Their award honors the painstaking care that created their addition to their home at 122 Bethlehem Pike in Chestnut Hill.
At the Chestnut Hill Conservancy’s annual meeting on January 10, Tabitha Oman and Myron Manternach received their Preservation Recognition Award. Their award honors the painstaking care that created their addition to their home at 122 Bethlehem Pike in Chestnut Hill.
In 2014 they moved into their 1893 Queen Anne home. But this move was not Myron’s introduction to Chestnut Hill.
In 1992-1994 he lived in Chestnut Hill in a Woodward house and commuted to the Wharton School at Penn to earn his MBA. He admired “the community’s access to Wissahickon Park, the architecture, and the shared value of preserving Chestnut Hill’s character.”
Myron’s Wharton MBA led to a career in investment banking in New York City. When his wife, an attorney, received an attractive job offer in Philadelphia, Myron eagerly encouraged her to accept.
They knew they were buying a “fixer upper,” and immediately they faced its surprises. The water main broke, much of the electric wiring required replacement, and termite damage became visible. A parade of ongoing demands emerged.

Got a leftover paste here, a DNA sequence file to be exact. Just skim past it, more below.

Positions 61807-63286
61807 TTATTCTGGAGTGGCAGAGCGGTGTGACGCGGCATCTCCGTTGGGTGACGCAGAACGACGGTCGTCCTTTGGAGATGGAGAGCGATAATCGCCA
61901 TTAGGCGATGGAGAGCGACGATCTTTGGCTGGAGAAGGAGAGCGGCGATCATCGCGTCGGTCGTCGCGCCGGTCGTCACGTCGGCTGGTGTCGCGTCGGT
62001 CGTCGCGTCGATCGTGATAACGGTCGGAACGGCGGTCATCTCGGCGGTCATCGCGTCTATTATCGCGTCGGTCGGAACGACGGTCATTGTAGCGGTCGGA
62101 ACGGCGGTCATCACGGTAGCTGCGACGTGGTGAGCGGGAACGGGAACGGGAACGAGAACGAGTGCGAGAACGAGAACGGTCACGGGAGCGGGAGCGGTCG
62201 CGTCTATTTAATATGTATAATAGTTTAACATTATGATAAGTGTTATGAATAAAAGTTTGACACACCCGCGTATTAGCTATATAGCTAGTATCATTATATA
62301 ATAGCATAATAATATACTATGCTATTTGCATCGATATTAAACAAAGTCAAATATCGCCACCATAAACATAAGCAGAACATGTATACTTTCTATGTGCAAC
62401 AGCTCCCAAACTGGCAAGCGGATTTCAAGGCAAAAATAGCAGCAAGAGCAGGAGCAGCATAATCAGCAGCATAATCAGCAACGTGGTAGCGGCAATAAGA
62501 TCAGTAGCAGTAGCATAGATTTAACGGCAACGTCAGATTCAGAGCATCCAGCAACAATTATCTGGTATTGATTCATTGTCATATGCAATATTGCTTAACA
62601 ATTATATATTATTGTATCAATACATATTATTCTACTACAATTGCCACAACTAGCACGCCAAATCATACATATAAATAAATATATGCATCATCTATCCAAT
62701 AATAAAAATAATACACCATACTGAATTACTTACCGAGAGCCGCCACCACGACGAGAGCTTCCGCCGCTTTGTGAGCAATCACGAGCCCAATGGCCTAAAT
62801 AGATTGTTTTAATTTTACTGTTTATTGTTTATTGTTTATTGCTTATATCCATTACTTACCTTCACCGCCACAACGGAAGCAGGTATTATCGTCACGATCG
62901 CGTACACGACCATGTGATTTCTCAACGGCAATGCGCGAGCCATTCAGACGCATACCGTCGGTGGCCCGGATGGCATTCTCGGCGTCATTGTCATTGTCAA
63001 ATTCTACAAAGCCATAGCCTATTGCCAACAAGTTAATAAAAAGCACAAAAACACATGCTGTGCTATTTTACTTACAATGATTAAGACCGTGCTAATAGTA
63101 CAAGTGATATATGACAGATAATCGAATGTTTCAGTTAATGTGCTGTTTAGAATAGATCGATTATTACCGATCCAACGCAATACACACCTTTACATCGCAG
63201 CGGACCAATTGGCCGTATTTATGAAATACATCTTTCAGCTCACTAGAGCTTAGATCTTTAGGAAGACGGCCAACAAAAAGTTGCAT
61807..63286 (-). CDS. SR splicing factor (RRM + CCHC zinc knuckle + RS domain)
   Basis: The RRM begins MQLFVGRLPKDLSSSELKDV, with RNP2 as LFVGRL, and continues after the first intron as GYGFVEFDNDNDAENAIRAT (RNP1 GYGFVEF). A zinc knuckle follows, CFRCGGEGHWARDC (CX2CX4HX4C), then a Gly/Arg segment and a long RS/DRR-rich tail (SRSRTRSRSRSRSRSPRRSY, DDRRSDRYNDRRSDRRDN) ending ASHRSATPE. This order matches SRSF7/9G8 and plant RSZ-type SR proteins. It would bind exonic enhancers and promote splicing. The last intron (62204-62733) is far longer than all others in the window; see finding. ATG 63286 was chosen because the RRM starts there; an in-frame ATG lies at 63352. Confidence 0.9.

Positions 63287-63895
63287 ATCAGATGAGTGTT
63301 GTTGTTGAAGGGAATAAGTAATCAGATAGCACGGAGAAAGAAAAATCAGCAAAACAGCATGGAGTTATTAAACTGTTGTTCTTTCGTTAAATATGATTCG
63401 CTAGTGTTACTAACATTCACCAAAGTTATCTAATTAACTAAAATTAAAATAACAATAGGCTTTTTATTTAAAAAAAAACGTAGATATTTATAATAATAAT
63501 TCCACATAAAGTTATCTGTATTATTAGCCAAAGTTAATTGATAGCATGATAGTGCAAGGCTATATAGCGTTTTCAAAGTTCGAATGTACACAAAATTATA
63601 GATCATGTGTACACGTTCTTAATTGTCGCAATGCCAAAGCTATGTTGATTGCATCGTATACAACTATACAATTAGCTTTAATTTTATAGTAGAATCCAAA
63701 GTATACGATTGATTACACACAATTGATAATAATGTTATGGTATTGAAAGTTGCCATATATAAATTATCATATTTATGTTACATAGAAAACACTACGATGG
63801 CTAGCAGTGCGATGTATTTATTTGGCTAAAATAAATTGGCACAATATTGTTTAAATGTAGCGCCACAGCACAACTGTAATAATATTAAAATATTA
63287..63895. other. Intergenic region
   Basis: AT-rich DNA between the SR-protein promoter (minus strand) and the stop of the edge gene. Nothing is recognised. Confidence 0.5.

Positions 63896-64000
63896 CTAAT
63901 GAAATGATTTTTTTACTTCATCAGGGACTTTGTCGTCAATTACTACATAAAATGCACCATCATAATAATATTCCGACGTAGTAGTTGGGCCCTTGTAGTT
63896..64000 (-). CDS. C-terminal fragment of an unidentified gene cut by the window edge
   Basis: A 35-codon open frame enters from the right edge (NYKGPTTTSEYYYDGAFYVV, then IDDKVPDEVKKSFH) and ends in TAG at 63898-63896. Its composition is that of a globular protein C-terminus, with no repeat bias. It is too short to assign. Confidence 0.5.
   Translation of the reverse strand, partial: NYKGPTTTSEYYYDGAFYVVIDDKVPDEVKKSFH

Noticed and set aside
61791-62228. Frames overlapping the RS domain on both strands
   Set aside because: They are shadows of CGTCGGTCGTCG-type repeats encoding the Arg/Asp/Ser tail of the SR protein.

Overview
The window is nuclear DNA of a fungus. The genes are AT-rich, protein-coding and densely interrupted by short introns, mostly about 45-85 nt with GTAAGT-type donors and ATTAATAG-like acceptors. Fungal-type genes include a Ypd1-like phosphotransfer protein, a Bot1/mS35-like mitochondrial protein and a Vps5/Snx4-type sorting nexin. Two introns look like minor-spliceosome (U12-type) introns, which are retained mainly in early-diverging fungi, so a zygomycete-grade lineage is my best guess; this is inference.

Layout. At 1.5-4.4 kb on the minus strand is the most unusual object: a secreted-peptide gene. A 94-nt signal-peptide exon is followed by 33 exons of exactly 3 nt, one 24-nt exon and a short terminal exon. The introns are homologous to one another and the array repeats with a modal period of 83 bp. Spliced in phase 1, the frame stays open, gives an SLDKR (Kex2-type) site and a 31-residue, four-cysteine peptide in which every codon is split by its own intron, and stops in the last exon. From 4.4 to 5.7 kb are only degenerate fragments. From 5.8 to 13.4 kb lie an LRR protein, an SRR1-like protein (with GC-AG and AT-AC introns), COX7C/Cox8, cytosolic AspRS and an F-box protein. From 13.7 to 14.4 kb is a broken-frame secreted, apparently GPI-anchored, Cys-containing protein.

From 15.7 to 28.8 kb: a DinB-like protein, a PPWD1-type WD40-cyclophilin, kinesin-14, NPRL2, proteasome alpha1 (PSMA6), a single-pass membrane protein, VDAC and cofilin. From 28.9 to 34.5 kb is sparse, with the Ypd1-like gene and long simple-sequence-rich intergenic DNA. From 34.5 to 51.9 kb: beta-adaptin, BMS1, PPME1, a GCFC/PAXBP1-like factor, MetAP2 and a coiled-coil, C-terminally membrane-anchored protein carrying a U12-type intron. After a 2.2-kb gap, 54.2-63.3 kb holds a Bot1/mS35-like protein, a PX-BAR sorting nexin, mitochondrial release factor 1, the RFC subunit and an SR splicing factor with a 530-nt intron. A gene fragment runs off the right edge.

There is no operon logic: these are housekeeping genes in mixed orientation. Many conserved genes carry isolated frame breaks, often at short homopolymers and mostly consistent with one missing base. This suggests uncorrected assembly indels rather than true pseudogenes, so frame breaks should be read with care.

As their “first major project,” they chose to renew the kitchen and pantry. To undertake the work their real estate agent Barrett Stewart led them to Krieger Architects and Dennis F. Meyer, Inc., along with Meyer Woodworks. These experts formed the team for their next major project: to transform the existing mudroom into a family room.
Their goals for the addition were to match the details and craftwork of their Queen Anne home. Their team was able to execute the traditional building practices required to construct the addition. Also, they wanted a space that would satisfy their needs for contemporary living.
Examples of their extraordinary care are everywhere. The architectural elements were traced back to the main house for replication or inspiration.
They selected new wood windows that matched the original first-floor windows of the house. They were able to duplicate the size and profile of the window muntins and the materials used. Also, they matched the wrap-around “built-in” copper gutter with its full cornice and modillions.
The interior of the family room received equal care. The floor, for example, is quarter-sawn white oak. Custom millwork and cabinetry fill the walls, responding to the room’s desired purpose. All mortar joints were ground out and repointed to match the ribbon joints on the exterior.
Tabitha and Myron accomplished their vision. In their new family room they joined the best of two worlds – the presence of details and craftwork from their 1893 Queen Anne home and the joy the addition will radiate through their lives now and into the future. And they became one more star player in Chestnut Hill’s “shared value of preserving Chestnut Hill’s character.”